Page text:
WHEN THE congressional authorizing committees have marked up legislation to conform with the budget resolutions voted on last month, the Budget committees in each house will package the various bills into an omnibus reconciliation measure for a floor vote. Current planning in the Senate calls for the floor action over with as quickly as possible so that members can turn their attention to the more congenial task of voting tax cuts for their constituents. Debate on the unprecedented budget-cutting package will be limited to 20 hours, and procedures are being devised to make sure that no floor amendments result in deviations from the budget totals agreed to last month.

Under these conditions it will be next to impossible to modify the handiwork of the various committees without broad agreement among the Senate leadership.This extraordinary measure of discipline is probably what it takes to accomplish the significant revisions in the nation's social programs implied by the budget resolutions. But there will be some changes buried within the massive packages that deserve a more general airing than has been possible in the rush of the reconciliation process. One of these is the decision of the Finance Committee, which completed its budget work more than a month ago, reducing federal sharing in costs of the Medicaid program.

Unable to accept the administration's proposed cap on federal Medicaid matching -- a provision with serious effect on the great majority of states -- the Finance Committee voted for a less stringent limit. To make up the lost savings, it decided to reduce the minimum rate of federal sharing from the present 50 percent to 40 percent, a proposal that would restrict about $680 million in losses to 12 states and the District of Columbia. The great bulk of the loss would be sustained by the District of Columbia and seven states -- only one of which is represented on the Finance Committee. This is a plan that, in normal times, would never see the light of day.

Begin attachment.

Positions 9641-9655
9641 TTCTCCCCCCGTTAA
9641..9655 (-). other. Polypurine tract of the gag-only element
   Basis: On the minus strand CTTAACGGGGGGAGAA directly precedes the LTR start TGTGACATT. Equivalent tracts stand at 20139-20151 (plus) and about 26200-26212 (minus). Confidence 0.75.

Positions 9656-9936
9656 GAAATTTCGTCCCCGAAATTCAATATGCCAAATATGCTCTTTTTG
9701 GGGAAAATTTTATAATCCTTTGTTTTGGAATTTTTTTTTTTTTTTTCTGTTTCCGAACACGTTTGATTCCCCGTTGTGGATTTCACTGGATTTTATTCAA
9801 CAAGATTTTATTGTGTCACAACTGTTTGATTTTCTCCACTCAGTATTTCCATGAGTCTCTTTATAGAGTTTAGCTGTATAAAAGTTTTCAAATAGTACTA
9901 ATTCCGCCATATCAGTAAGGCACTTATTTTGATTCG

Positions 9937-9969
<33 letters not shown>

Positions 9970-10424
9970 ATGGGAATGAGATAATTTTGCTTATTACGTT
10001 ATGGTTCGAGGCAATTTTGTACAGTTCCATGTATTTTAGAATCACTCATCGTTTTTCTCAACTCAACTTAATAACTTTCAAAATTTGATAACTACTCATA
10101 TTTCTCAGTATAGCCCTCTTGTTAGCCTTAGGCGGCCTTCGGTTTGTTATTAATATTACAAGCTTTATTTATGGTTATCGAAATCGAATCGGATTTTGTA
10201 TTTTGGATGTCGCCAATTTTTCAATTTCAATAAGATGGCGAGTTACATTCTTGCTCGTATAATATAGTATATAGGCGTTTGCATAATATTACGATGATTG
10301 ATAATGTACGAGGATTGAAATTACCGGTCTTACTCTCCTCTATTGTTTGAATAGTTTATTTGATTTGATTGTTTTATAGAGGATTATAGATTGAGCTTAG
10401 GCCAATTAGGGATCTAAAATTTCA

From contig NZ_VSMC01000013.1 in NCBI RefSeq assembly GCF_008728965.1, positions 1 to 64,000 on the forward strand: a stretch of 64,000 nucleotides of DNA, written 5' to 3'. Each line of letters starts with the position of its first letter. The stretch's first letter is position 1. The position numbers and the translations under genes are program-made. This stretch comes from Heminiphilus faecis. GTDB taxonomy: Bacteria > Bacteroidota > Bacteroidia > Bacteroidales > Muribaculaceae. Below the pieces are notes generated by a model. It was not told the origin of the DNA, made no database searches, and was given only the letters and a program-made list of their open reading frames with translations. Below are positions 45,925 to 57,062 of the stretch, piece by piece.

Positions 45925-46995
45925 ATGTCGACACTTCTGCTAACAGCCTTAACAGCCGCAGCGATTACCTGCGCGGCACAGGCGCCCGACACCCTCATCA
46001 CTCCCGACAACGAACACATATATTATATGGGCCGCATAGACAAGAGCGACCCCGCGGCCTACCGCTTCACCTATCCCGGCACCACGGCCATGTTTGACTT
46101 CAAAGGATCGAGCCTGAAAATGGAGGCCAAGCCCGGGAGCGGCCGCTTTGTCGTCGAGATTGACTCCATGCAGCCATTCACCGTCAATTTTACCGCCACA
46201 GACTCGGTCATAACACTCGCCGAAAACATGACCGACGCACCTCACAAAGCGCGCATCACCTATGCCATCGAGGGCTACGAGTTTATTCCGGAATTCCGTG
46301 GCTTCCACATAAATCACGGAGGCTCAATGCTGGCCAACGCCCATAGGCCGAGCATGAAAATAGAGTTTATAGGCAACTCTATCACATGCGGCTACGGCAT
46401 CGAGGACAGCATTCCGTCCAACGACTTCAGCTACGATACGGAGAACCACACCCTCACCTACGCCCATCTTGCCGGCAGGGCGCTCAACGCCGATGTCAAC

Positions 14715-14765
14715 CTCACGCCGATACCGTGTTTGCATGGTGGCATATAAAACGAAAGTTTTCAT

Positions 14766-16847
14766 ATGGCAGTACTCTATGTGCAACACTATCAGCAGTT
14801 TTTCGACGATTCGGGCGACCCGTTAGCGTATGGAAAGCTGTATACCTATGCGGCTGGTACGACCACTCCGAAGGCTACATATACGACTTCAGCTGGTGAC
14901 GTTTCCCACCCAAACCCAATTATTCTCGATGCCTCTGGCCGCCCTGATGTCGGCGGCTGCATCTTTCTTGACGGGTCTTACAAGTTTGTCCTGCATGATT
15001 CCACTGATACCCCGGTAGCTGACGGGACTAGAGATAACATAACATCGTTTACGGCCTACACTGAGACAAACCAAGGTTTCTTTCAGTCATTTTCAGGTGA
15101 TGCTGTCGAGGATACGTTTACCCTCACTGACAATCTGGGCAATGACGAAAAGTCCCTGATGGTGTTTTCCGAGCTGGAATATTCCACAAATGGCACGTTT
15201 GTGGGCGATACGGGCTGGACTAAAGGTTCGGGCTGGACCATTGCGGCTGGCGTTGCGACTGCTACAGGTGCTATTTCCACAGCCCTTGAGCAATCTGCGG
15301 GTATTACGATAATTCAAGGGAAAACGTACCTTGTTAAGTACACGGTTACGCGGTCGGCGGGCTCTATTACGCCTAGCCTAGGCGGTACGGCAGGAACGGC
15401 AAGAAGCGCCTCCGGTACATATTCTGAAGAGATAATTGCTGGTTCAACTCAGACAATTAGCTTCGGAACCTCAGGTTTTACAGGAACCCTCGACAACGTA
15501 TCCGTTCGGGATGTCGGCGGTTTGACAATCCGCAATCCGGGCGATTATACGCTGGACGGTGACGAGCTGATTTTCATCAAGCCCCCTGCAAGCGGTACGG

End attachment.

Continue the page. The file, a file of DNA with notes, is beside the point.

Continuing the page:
This unfair result arises from the peculiarities of the Medicaid cost-sharing formula. The formula's origins are buried in the ancient history of federal welfare formulas, but its net effect is grossly to exaggerate the importance of small differences in per capita income (itself an unreliable measure of medical need), and by so doing greatly benefit states with large rural populations. No student of Senate history will need to question how this came about, but the simple fact is that the formula is anachronistic and unfair and ought to be modified. Until now this unfairness has been blunted by the rule that no state receive less than a 50 percent share in its Medicaid costs, a limit that the Finance Committee would now reduce to 40 percent and thereby unload a mammoth loss on a handful of states, many of whom are already in dire fiscal straits.

The administration's proposed cap on Medicaid is, in itself, heavy-handed and inefficient way to try to control the program's costs -- one that is far more likely to hurt poor people than to curb the soaring costs of hospitals and nursing homes. But if the terms of the budget process are such that no better alternative is available, the Senate should vote to retain the present Medicaid formula and accept the administrative's cap so that losses are spread more fairly among all the states.